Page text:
by David M. Greenwald
It wasn’t a tremendously long time ago when slow-growth progressives actually controlled the city council—Ken Wagstaff, Sue Greenwald and Michael Harrington. But in the last 20 years, slow-growth candidates have lost ground and, while activists can still muster votes to defeat projects like DISC, the candidates running on those positions were largely not competitive.
The last time a slow-growth candidate was able to win, you could argue was 2012 when Brett Lee won with the backing of slow-growth activists—although he moderated his views once he got onto council. You would have to go back to 2008 when Sue Greenwald won her third term, for a slow-growth candidate winning and governing as an opponent to development projects.
You would think that a candidate, who takes a clear position aligning with opposition to a key and polarized ballot measure, would be able to ride the coattails of that ballot measure—but that hasn’t proven to be the case for the most part.
A key example is, in 2016, when Jose Granda ran for the school board in a four-candidate field. While Measure H won overwhelmingly, 72-28, had Granda pulled most of those votes, he would have been in the race. But he only pulled 15 percent of the vote or 19 percent of the ballots, underperforming the No on H showing by over 2000 votes.
There was not enough opposition to Measure H to allow him to win, but he would have faired competitively under those conditions.
We saw something similar in the council election this year—the two opponents to Measure B that could have been competitive did not fare well at the polls. Larry Guenther lost by a nearly 2 to 1 margin, in a district where Measure B went down by about a 200 vote margin overall. In District 2, Colin Walsh was the only opponent to Measure B. The two candidates that supported Measure B actually got nearly 79 percent of the vote, while Walsh finished third with just 21 percent of the vote.
To illustrate the issue we can look at Precinct 38 in the Second District. Measure B trailed by 45 votes. The No on B vote percentage was 50.8. But among council candidates, Will Arnold, a strong supporter of B, received 51 percent of the vote to 28 percent for Dillan Horton, who also favored the measure, and just 20.9 percent of the vote for Colin Walsh.
Nor is this a new phenomenon. In 2016, there was the highly contentious Nishi on the ballot. It ended up losing by 700 votes. There were just four council candidates that year for three seats, and all four supported the measure.
Two years later in 2018, with another contentious ballot measure on the ballot, again Nishi, this time it would pass 60-40. Nine candidates for two seats and the two strong opponents of the measure finished a relatively distant fourth and fifth.
The question I think is why.
There are two theories here. One of them was offered way back in probably 2007, by Sue Greenwald. She believed that Measure J hurt progressives because she believed that voters felt like they could stop big projects with their vote and therefore they could vote for people whom they liked for other reasons.
It is an interesting theory and there may be some merit to it, but ultimately I think it falls short. The people who end up supporting the slow-growth candidates are in fact those voters who are devoted to slow-growth policies. The problem is—there aren’t that many of them at this point.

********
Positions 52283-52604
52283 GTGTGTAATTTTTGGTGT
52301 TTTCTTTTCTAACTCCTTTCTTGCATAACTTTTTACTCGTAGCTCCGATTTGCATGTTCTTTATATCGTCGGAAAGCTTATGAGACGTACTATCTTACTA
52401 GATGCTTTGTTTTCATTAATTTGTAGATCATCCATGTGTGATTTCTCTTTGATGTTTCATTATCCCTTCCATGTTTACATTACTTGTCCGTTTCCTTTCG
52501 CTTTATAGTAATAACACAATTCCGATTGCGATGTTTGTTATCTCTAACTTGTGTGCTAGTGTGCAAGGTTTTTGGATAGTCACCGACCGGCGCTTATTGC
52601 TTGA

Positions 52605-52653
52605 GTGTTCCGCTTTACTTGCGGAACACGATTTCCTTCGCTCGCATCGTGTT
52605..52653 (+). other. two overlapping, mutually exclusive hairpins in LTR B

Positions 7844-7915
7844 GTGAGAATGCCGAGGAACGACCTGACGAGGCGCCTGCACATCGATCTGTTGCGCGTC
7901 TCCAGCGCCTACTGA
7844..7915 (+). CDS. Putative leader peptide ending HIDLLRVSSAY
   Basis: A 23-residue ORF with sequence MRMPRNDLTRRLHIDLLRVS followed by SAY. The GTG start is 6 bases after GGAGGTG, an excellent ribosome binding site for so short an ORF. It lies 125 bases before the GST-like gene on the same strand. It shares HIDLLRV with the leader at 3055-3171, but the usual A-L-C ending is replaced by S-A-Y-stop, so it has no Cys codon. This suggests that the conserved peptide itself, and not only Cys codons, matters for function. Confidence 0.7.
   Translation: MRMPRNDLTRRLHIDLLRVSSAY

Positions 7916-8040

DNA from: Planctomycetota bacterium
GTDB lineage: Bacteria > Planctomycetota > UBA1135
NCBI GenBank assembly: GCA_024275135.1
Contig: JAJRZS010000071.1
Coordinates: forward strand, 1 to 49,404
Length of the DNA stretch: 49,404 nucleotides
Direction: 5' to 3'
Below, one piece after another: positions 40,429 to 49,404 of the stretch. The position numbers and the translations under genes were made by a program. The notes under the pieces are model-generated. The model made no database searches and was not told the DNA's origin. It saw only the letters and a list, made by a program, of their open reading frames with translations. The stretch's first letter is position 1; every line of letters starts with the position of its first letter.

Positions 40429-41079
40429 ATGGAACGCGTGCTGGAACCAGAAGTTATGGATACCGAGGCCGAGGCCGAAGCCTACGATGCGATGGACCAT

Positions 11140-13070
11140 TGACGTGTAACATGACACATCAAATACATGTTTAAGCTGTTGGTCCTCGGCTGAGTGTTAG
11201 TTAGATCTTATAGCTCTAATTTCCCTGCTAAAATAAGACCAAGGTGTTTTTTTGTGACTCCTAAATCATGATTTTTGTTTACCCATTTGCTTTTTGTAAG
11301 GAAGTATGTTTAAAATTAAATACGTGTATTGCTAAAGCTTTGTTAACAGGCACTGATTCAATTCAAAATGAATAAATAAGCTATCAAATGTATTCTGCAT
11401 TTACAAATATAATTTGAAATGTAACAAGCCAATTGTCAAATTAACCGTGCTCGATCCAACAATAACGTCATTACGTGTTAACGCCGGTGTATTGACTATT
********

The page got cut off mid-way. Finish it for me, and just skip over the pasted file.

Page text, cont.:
That suggests that, while voters may oppose projects, slow-growth candidates will have trouble competing unless they can form broader coalitions than just those on issues centering around growth.
The portion of the population that is absolutely opposed to growth or mostly opposed to growth has actually shrunk a good deal over the last 20 years. A large number of people who were polled, for instance, last year saw housing and lack of affordable housing as the most important issues facing the community.
When they are voting against projects—for these votes—it is on a project by project basis.
We see this in the voting patterns for the last two projects that were defeated. In 2020, the strongest concentration of opposition was on the east side of town—the portion of town most impacted by traffic effects.
In 2016, the strongest concentration of opposition was right down the middle of town, where Richards Blvd. was going to impact the most.
The maps suggest, as we pointed out in yesterday’s column, proximity concerns rather than a set opposition to growth.
Because most of the voters are in the fuzzy middle on growth issues, they are not necessarily going to make their vote for council primarily on that issue—and we saw that bear out in both 2018 and 2020. The candidates that won did so on the basis of a broad array of issues, not a single issue of focus.
This has a bearing on the Fourth District race in 2022. Gloria Partida would face reelection in that district if she choses to run again, and that district voted overwhelmingly against Measure B. Will that make it hard for her to win reelection? History suggests no.
Incumbents in Davis have tended to do very well for the most part. And, in fact, the two actual incumbents who chose to run fared well this time, with both Lucas Frerichs and Will Arnold winning handily.
What is interesting is that Rochelle Swanson, who had served two years on the council, and was out of office for two years, lost 43-29 in the Fifth District. She wasn’t really an incumbent—and thus did not become only the fourth incumbent to lose reelection in this century. And there is the oddity that she was running in a new district, but that was an interesting result that bears more scrutiny in future installments.
—David M. Greenwald reporting
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